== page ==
Best Practices

A complete guide to understanding Audiology Best Practices and why they are important for hearing aid consumers.

A Comprehensive guide to

Audiology Best Practices

More than just hearing aids - hearing care is a treatment process

Working  with an Audiologist  that follows best practices (just like Dr. Cliff does in his clinics) is the key to a life-transforming hearing care experience. Treating hearing loss properly is complex, and requires a provider willing to invest  the time  and resources in your optimal hearing results.

Only about 20% of hearing providers follow best practices  in audiology...choosing a Best Practice Pro Provider ensures that you will receive hearing care that includes Best Practices -- leading to your best hearing in the situations and with the people that matter the most.

Understanding the need for Best Practices

Many industries have best practice guidelines.  

Take surgeons for example.  Surgeons must wash their hands before performing a procedure to reduce the risk of spreading infection.  There are documented best practices for properly performing this procedure.  

The Hearing Industry also has Best Practice Guidelines when it comes to fitting hearing aids to ensure that providers understand what they must do to ensure maximum benefit with hearing treatment.

The American Academy of Audiology formed a Task Force of some of the hearing industries most educated and highly respected Audiologists to develop Best Practice Guidelines for the Audiologic Management of Adult Hearing Impairment.  

These guidelines were developed based on the review of evidence and provides recommendations in 4 general areas:

1. Assessment & Goal Setting

2. Technical Aspects of Treatment

3. Orientation, Counseling, & Follow-up

4. & Assessing Outcomes

First, let’s talk about Assessment & Goal Setting

There are several things that should be done before treatment is even considered. These things should include a Comprehensive Case History, Otoscopic inspection, Cerumen Removal, a Hearing Assessment, and Needs Assessment.  

A hearing assessment will result in the type and severity of hearing loss, possible medical referral, discussion of results, and determination of candidacy for hearing treatment.  

A lifestyle needs assessment should be completed prior to testing or following testing. This will help to ensure that your hearing care provider can make decisions on hearing treatment recommendations to ensure the treatment is compatible with your lifestyle. If a complete understanding is not obtained, it becomes really difficult to recommend the right hearing treatment.

Second, is the technical aspect of Treatment

This encompasses Hearing Aid Selection, Quality Control, Fitting & Verification, & Hearing Assistive Technology.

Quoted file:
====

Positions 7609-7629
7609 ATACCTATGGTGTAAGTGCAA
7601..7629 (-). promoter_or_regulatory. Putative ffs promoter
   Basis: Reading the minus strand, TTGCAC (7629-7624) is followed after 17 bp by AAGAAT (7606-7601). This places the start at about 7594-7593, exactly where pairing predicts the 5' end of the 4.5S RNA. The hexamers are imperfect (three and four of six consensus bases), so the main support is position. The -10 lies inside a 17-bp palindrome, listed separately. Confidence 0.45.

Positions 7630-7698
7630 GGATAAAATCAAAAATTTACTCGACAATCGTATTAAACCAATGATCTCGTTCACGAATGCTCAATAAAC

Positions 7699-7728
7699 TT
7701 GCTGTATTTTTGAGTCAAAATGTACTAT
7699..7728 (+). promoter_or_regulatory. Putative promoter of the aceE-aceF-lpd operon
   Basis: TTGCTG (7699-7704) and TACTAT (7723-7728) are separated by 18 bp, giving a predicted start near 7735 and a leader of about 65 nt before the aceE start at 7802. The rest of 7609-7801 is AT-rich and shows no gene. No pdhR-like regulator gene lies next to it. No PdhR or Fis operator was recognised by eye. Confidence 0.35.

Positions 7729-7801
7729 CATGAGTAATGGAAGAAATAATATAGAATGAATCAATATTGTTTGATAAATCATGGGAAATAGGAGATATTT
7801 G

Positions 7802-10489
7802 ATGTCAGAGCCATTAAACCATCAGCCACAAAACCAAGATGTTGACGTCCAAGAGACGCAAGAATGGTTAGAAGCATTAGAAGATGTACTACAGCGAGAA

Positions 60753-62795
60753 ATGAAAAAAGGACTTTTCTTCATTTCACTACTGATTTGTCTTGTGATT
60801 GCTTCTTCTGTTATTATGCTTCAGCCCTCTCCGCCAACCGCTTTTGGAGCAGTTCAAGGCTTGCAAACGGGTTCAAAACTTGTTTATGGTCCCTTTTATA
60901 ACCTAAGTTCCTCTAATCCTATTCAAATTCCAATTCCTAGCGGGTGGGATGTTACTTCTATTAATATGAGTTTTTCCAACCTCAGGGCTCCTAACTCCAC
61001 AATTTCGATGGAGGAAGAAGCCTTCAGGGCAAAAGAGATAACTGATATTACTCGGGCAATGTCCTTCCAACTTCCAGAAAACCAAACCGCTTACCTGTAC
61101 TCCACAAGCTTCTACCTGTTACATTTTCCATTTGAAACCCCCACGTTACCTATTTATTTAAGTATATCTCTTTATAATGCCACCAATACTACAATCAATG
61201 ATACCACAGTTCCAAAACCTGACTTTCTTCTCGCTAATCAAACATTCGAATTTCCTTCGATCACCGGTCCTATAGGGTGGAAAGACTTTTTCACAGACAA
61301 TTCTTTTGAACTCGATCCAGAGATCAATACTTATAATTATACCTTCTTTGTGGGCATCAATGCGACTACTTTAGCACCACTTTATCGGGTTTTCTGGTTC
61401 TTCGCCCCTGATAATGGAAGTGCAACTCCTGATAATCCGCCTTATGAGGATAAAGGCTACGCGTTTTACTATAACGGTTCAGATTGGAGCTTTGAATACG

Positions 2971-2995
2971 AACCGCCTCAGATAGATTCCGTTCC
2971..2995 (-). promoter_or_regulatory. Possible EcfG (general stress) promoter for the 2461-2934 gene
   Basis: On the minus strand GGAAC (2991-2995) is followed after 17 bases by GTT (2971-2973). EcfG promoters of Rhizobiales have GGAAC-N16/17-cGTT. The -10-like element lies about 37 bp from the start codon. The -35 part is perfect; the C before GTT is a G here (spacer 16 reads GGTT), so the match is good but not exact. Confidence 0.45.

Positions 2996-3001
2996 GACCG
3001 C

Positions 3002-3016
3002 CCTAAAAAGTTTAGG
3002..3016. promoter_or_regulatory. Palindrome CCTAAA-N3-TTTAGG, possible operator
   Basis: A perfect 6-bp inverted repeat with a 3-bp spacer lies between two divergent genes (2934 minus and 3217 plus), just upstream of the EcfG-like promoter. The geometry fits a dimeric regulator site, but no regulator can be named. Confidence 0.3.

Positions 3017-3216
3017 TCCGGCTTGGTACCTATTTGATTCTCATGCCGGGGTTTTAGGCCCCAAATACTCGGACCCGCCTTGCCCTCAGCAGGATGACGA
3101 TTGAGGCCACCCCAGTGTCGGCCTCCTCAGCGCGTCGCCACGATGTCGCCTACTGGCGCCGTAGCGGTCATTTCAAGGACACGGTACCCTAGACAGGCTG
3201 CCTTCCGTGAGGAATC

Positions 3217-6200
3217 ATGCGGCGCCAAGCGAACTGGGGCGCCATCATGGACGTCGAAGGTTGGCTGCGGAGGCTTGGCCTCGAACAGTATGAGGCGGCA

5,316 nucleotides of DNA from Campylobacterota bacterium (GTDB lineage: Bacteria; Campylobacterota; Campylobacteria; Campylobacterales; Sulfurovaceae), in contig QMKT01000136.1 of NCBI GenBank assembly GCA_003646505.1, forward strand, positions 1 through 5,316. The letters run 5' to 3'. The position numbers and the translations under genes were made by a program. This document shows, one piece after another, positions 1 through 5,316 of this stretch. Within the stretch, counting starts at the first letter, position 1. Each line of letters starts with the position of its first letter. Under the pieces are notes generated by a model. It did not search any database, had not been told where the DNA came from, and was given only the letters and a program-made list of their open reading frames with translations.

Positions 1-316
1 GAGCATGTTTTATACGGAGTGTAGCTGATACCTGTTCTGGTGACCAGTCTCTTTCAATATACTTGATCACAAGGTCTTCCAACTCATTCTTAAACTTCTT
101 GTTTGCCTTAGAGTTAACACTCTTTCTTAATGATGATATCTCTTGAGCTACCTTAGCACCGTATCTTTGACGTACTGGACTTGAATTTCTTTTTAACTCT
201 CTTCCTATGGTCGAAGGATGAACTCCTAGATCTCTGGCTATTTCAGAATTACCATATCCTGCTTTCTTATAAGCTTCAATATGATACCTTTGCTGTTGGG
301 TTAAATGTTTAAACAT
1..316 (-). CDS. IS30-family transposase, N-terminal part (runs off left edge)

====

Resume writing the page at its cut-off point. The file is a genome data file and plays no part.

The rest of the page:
When it comes to hearing aid selection, there are a variety of considerations.  These include:

1. Style of hearing aid

2. Volume control needs

3. Telecoil needs

4. CROS vs BiCROS vs AmpCROS

5. Bone Anchored Hearing Aid

6. Wireless connectivity

7. Etc.

Quality control is where a Hearing Care Professional will evaluate your devices, including Test Box Measures, to ensure that they are mechanically performing correctly and to verify that digital features are performing correctly.  

Fitting & Verification is where Real Ear Measurements (REMs) come into play. REMs are a form of verification that ensures that hearing aids are programmed correctly.  

However, correct physical fit must be obtained to ensure that the devices can be comfortably worn.  

Hearing Assistive Devices such as a remote microphone should be discussed. Sometimes, hearing aids aren’t enough, particularly in a background noise setting. Hearing Assistive Devices could mean the difference between you hearing and not hearing in a noisy environment.  

Third is Orientation, Counseling, & Follow-up

Having a detailed orientation can dramatically improve how much success you have with hearing treatment. Counseling & Follow-up care can also ensure that you have success for years to come. Regular visits to a hearing care provider who spends the time to discuss treatment related information and who will maintain your devices is extremely important.  

Fourth is Outcome Assessment.  

While Real Ear Measurement is a form of Verification, Outcome Assessments are typically forms of Validation.  

Outcome assessments such as the Hearing Handicap Inventory for Elderly (HHIE), Abreviated Profile of Hearing Aid Benefit (APHAB), and the Client Oriented Scale of Improvement (COSI) are terrific ways to ensure that the hearing care provider has done a good job and that you are receiving significant benefit with hearing treatment.

Following Best Practices ensures that you receive the maximum amount of benefit from whatever hearing treatment you require.  

However, finding a Hearing Care Professional who actually follows these Best Practices can be extremely difficult.  This is why the Doctor Cliff Approved Provider Network was created.  Now you can easily find a provider near you who follows these Best Practices.

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